While the East Coast deals with the impact of an unprecedented hurricane season, the West Coast is burning.
A rash of fires has swept the Los Angeles area, and dozens of wildfires have cast a haze across much of the Pacific Northwest. And that’s forcing people who live in these fire prone areas to flee, and fast.
Tom Zimmerman, president of the International Association of Wildland Fire, said 2017 could set a record for the number of homes destroyed by wildfires.
“The year has been a bad one,” he said.
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A Record Year For Wildfires
According to the National Interagency Fire Center, fires burned 6.97 million acres through Aug. 31. That compares with a national 10-year average of 5.3 million acres for the same period.
Zimmerman noted that the Southeastern U.S. had blazes early in the current wildfire season, followed by extensive fires in Nevada, Utah, southern Idaho, Western Wyoming, the northern Rockies, Montana, Northern Idaho, and the Pacific Northwest.
As of Aug. 22, 360 residences had been destroyed by fire during 2017, said Jessica Gardetto, a spokeswoman at the National Interagency Fire Center. The annual tally reached 3,192 in 2016. The center hasn’t complied data on the number of wildfire evacuations that have occurred so far this year, she added.
Who Is At Risk?
Wildfires are common where open land is located next to homes and urban development. CoreLogic in 2016 reported that the western U.S. consistently has the most frequent and severe wildfires in the country. According to the 2017 Verisk Wildfire Risk Analysis, the top 10 states with the greatest number of homes at risk from wildfire are:
Why You Need an Evacuation Plan
When a wildfire strikes, residents often have little time to decide which items to take and which to leave behind. That’s why having an evacuation plan can save you precious time.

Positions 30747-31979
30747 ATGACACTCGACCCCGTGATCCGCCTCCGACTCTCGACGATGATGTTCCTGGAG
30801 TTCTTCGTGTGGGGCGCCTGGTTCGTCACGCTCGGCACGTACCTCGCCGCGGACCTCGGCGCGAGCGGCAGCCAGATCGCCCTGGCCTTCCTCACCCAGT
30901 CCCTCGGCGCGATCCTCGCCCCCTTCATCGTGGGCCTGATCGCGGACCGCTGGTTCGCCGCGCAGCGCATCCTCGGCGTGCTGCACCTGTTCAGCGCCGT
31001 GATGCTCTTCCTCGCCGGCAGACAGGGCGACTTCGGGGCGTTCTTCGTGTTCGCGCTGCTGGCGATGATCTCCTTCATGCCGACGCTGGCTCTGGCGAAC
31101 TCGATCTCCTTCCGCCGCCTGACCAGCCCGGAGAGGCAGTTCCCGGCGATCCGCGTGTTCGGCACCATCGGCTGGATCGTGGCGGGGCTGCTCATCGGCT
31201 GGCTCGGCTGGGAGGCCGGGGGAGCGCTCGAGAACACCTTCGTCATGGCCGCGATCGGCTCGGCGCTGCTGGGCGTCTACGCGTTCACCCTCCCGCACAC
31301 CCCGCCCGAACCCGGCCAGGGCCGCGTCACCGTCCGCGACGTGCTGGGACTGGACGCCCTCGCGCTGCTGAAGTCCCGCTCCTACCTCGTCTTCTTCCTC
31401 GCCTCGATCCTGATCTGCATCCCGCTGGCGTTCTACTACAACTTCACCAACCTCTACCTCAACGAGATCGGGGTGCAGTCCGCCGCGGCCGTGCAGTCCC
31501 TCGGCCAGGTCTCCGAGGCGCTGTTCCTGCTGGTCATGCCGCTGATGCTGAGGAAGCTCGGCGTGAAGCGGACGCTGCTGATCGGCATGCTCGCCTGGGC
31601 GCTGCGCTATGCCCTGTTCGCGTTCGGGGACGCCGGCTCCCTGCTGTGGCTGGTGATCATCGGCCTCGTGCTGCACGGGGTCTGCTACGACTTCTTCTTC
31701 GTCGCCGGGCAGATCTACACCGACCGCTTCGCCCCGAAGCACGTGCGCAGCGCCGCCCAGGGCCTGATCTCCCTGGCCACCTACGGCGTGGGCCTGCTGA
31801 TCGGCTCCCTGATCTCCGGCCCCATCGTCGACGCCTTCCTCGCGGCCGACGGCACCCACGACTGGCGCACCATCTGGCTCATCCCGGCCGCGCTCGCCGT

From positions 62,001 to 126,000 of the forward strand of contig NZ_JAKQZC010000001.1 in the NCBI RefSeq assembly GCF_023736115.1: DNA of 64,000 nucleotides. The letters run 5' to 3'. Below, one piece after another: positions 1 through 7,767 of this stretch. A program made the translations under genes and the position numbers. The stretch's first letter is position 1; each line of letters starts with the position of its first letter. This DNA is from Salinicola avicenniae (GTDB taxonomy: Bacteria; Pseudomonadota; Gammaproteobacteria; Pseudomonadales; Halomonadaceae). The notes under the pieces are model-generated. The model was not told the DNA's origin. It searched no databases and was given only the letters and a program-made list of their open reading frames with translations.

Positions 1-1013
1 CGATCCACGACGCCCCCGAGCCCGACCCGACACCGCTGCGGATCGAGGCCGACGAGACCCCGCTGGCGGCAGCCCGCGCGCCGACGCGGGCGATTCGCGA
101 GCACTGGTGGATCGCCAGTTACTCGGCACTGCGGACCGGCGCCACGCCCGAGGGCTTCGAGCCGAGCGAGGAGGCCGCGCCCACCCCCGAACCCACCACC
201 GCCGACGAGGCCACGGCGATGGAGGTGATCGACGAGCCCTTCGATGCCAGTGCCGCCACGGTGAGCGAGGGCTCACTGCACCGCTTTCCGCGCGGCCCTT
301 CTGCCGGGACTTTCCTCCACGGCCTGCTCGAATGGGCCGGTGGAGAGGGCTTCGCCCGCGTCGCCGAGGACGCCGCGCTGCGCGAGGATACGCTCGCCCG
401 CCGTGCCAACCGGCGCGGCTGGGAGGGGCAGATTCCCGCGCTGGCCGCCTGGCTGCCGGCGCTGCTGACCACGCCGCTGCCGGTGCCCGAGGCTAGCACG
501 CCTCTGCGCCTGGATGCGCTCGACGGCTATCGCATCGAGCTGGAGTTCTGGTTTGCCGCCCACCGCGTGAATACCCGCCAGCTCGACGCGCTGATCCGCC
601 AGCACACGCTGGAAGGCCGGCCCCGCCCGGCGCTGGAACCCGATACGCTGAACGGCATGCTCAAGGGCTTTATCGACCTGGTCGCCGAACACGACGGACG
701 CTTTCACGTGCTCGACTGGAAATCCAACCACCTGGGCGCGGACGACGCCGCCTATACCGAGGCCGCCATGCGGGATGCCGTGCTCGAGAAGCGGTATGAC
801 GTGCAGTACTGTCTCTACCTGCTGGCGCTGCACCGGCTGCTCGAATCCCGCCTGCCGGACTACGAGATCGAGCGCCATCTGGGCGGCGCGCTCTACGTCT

In 2007 Vince Ruggiero and his wife Carol had to evacuate their suburban home in Northern San Diego when an autumn firestorm burned through hundreds of acres and forced thousands of residents to flee.
Ruggiero said he began packing when the couple learned the fire was headed their way. He hadn’t anticipated the need to evacuate.
“We were scrambling around saying ‘What is really important?’” Ruggiero recalled.
The couple realized that the amount of possessions they could save was limited to what would fit into their vehicles.
“You have a car or two and that’s the extent of it,” Ruggiero said. “You fill up boxes and put them in the back seat. We were not all that prepared.”
They decided to take essential documents, such as insurance records, and items with sentimental value, such as photographs. Ruggiero has photos of his family going back several generations.
“I certainly wouldn’t want to lose them,” he said.
Fortunately, when the fire passed, the home still was standing.
You can increase your chances of having a successful evacuation by planning ahead, said San Diego Fire-Rescue Department Capt. Joe Amador. Here are five tips for getting ready to leave your home.
1. Prepare a “go-bag.” The idea is to have all essential items in a single bag or container in case of a fire. This should contain important documents, such wills, passports, and bank account information.
2. Locate your pets. It’s important to keep your pets nearby during a fire so they don’t get left behind.
3. Gather medications. Make sure you have prescriptions for all household members packed at the first sign that a wildfire may approach your neighborhood. A first-aid kit is not a bad idea either.
4. Bring some cash. Amador says it’s a good idea to have some cash on hand, in case ATM machines aren’t working after you evacuate.
5. Work as a team. If there are several people in your household, you’ll pack faster if you work as a team, said Lisa Lindsay, executive director of the New York-based Private Risk Management Association. For example, one person could be placed in charge of securing the pets, while another gathered prescriptions.
Keeping Your Priorities Straight
Amador notes that people often reluctant to leave their homes during natural disasters. It’s hard to leave most of your possessions behind, but he recommends departing as soon as an evacuation is recommended by fire agencies.
If you wait until you are ordered by public safety officials to leave, it could be too late.